Spotlight on Shows: Cambodia's Traditional Dances

Apsara dencers at Angkor Wat
Apsara dencers at Angkor Wat. Photo: Aleksandar Todorovic/Shutterstock

The tradition of royal dancing in Cambodia is at least 1,000 years old. Inscriptions indicate that the kings of Angkor maintained hundreds of dancers at their royal courts. The celebrated temple of Ta Prohm, endowed by Jayavarman VII in 1186, maintained no fewer than 615 dancers. The origins of Cambodian dance are not hard to discern – like so much in Khmer culture, they are rooted in Indic tradition, especially that of the Ramayana, though a great deal of cultural exchange has also taken place between the royal courts of Phnom Penh and Bangkok.

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Cambodian mythology and, more particularly, Cambodian temples are both richly endowed with bas-reliefs and murals of apsara or celestial dancing girls. These nymphs are graceful, sensuous females who dance to please the gods and to keep the cosmos moving in an orderly fashion. In technical parlance, the term apsara refers to celestial females who dance or fly, while their sisters who merely stand, albeit with amazing grace, are called devata or “angels”. Almost every temple has its quota of apsara, but it is generally agreed that the finest examples are to be found in the bas-reliefs at Angkor, and that the best apsara are in the “Churning of the Ocean of Milk” in Angkor Wat’s East Gallery. In this epic scene from the Bhagavad-Gita, gods are encouraged in their creative endeavours by beautiful apsara flying above them.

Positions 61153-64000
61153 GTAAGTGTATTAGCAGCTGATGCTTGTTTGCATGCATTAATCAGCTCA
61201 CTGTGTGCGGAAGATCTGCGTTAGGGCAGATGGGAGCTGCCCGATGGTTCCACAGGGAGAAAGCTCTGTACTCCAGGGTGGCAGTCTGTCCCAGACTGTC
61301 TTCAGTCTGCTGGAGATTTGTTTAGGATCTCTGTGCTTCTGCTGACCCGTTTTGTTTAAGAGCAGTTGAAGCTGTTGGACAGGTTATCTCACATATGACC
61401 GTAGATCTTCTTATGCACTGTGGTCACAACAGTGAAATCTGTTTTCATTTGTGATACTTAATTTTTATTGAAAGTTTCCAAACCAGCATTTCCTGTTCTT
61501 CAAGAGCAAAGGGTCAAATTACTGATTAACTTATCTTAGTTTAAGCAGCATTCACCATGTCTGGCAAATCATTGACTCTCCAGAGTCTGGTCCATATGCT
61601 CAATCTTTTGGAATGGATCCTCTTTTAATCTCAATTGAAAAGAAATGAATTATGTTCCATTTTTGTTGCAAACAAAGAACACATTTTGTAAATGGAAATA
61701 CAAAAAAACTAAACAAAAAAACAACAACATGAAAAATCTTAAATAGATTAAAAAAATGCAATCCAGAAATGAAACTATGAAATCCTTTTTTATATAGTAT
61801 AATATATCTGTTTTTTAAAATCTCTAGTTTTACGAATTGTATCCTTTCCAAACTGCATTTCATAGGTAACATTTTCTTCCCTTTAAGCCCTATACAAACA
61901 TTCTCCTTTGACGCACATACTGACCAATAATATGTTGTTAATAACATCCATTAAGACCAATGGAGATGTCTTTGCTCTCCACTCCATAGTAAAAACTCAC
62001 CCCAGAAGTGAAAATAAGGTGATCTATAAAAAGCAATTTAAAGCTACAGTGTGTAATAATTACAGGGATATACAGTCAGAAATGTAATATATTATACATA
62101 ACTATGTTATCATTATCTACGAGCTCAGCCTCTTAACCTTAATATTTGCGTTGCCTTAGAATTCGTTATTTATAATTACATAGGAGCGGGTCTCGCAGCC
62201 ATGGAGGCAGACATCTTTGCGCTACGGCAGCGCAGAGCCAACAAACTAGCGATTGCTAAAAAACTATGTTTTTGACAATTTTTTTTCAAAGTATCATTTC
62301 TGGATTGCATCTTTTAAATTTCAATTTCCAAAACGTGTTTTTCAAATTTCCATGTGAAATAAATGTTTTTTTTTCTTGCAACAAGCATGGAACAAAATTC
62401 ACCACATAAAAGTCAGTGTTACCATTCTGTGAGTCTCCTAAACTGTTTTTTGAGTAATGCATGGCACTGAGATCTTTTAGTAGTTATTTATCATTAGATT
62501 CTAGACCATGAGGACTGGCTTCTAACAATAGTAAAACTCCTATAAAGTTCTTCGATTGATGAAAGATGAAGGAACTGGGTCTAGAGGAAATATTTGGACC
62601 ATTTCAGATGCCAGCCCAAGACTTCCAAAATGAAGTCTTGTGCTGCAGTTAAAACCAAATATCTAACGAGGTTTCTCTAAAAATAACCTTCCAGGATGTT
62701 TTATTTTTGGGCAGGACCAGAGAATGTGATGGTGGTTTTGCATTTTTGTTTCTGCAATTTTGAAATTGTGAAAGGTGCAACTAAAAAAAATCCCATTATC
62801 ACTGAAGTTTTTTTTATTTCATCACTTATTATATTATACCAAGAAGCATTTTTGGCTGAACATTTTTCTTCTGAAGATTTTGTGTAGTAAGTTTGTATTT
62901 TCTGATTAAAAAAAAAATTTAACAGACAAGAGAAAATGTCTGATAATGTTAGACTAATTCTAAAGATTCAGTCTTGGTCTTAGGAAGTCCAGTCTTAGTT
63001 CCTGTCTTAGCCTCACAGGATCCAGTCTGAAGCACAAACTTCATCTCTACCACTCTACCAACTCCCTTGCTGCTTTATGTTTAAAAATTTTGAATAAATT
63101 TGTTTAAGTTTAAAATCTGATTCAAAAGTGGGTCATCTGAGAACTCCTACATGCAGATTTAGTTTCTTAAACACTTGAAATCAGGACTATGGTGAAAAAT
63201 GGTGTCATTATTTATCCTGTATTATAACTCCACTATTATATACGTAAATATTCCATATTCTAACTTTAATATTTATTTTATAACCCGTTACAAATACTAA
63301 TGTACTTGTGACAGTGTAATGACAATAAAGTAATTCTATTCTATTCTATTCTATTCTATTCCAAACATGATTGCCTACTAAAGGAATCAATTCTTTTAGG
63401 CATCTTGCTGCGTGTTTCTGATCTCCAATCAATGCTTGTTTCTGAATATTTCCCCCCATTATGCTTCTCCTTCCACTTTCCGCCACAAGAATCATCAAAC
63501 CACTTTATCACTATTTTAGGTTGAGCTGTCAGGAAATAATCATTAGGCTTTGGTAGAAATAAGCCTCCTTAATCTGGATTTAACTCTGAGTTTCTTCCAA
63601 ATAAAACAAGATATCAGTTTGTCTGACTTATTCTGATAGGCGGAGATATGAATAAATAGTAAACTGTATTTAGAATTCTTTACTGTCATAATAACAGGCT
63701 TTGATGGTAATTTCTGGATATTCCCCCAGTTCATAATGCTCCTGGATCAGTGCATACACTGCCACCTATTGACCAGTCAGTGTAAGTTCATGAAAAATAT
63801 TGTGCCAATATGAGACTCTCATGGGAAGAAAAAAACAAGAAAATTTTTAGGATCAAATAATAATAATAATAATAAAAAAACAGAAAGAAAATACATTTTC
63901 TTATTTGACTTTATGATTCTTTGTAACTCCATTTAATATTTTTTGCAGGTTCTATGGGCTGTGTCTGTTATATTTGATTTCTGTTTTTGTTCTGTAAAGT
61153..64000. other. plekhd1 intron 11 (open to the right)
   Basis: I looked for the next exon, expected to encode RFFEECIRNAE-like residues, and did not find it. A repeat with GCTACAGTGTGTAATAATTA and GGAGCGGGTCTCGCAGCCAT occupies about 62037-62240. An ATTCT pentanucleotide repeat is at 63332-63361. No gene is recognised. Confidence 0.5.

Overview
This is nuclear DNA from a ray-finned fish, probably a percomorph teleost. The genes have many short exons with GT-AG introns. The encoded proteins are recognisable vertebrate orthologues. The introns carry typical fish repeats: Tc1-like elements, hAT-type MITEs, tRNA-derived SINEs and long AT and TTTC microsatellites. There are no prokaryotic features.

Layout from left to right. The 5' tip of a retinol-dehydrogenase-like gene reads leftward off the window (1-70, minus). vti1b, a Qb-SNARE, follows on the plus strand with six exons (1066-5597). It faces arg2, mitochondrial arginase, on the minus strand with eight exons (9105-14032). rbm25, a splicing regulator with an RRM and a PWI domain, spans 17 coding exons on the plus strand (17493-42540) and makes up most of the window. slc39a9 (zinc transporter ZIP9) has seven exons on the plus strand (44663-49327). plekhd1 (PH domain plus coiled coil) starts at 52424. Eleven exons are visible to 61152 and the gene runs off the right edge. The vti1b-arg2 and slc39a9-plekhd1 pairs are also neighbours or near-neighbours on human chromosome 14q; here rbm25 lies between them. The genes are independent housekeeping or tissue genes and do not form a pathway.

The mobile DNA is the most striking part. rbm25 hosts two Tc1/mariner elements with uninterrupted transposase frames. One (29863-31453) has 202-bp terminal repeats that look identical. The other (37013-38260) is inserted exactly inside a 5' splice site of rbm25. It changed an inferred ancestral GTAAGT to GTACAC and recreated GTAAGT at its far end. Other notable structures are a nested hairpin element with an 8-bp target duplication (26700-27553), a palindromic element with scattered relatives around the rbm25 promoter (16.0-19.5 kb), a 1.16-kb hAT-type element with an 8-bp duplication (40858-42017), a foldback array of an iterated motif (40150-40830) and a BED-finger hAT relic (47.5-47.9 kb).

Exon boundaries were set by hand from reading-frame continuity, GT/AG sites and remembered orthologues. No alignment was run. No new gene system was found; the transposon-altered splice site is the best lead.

Angkor Wat bas-relief. Photo: Moreorange/Shutterstock

The Royal Ballet suffered particularly badly during the vicious years of Khmer Rouge rule, when Pol Pot – who had relatives who danced in the company – attempted to crush the tradition completely. Fortunately a handful of dancers survived, either in hiding in Cambodia or in exile in France, and today the ancient tradition is being carefully revived. There are currently around 50 teachers of classical dance and between 300 and 400 students at the School of Fine Arts in Phnom Penh, and another school has been established at Siem Reap near Angkor. To catch a traditional show, see ourtrips pages for inspiration.

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